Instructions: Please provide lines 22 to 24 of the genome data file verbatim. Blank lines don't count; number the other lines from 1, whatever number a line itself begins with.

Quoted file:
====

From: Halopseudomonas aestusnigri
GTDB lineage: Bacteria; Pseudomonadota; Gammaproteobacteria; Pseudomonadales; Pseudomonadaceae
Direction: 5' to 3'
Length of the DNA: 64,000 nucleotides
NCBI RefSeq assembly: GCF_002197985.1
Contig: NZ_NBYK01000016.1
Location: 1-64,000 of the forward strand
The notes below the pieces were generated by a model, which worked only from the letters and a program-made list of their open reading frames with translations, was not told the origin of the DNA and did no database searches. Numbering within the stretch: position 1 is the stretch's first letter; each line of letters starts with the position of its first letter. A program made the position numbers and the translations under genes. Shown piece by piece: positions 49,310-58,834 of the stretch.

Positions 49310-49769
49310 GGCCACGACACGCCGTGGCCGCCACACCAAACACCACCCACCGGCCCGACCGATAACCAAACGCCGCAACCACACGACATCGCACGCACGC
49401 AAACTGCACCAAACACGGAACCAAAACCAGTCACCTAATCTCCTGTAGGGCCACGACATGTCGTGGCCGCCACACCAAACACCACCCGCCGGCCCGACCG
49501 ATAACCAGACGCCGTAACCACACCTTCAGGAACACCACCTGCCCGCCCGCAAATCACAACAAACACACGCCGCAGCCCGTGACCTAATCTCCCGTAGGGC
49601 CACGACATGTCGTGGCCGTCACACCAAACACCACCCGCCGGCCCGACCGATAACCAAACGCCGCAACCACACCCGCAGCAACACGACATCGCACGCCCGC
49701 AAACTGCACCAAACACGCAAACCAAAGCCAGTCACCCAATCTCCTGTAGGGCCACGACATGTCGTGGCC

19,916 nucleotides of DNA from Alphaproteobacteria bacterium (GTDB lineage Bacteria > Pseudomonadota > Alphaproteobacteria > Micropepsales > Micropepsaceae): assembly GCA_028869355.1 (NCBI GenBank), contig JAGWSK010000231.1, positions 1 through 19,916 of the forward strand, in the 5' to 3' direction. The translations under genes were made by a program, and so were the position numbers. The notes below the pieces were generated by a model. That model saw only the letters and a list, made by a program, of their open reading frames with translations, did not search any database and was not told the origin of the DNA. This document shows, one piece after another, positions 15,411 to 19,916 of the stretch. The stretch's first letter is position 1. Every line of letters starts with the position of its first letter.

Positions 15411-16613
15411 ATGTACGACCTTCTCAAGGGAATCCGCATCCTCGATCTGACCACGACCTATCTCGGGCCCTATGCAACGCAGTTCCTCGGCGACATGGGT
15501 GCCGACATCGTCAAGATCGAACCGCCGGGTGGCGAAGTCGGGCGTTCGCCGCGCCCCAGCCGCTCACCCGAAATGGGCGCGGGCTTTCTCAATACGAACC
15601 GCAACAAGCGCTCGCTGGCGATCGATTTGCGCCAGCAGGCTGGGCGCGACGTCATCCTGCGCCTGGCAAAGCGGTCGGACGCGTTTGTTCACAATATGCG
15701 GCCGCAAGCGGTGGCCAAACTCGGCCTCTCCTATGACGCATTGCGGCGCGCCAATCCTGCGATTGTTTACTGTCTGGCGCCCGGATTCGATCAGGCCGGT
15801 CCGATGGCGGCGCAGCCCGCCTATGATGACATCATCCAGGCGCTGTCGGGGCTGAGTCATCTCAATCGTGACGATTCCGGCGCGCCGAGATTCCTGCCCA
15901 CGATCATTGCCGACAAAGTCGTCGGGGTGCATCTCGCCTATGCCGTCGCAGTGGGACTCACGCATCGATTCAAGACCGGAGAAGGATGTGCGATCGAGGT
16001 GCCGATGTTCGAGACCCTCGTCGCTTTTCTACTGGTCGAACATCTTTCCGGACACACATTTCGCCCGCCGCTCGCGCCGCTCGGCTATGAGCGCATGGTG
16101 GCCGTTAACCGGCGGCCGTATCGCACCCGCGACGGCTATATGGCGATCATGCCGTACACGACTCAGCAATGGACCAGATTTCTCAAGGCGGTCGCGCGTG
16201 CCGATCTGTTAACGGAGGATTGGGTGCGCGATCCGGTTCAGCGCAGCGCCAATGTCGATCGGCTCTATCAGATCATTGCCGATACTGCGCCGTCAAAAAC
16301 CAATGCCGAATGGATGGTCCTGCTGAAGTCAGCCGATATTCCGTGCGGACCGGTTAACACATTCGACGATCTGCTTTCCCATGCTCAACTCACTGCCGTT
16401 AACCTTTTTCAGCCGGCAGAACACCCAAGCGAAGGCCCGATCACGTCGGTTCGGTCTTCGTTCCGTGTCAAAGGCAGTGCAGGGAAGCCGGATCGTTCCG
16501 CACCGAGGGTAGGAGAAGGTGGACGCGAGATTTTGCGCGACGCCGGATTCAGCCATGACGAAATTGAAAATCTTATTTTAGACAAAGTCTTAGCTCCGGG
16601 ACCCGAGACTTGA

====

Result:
15901 CGATCATTGCCGACAAAGTCGTCGGGGTGCATCTCGCCTATGCCGTCGCAGTGGGACTCACGCATCGATTCAAGACCGGAGAAGGATGTGCGATCGAGGT
16001 GCCGATGTTCGAGACCCTCGTCGCTTTTCTACTGGTCGAACATCTTTCCGGACACACATTTCGCCCGCCGCTCGCGCCGCTCGGCTATGAGCGCATGGTG
16101 GCCGTTAACCGGCGGCCGTATCGCACCCGCGACGGCTATATGGCGATCATGCCGTACACGACTCAGCAATGGACCAGATTTCTCAAGGCGGTCGCGCGTG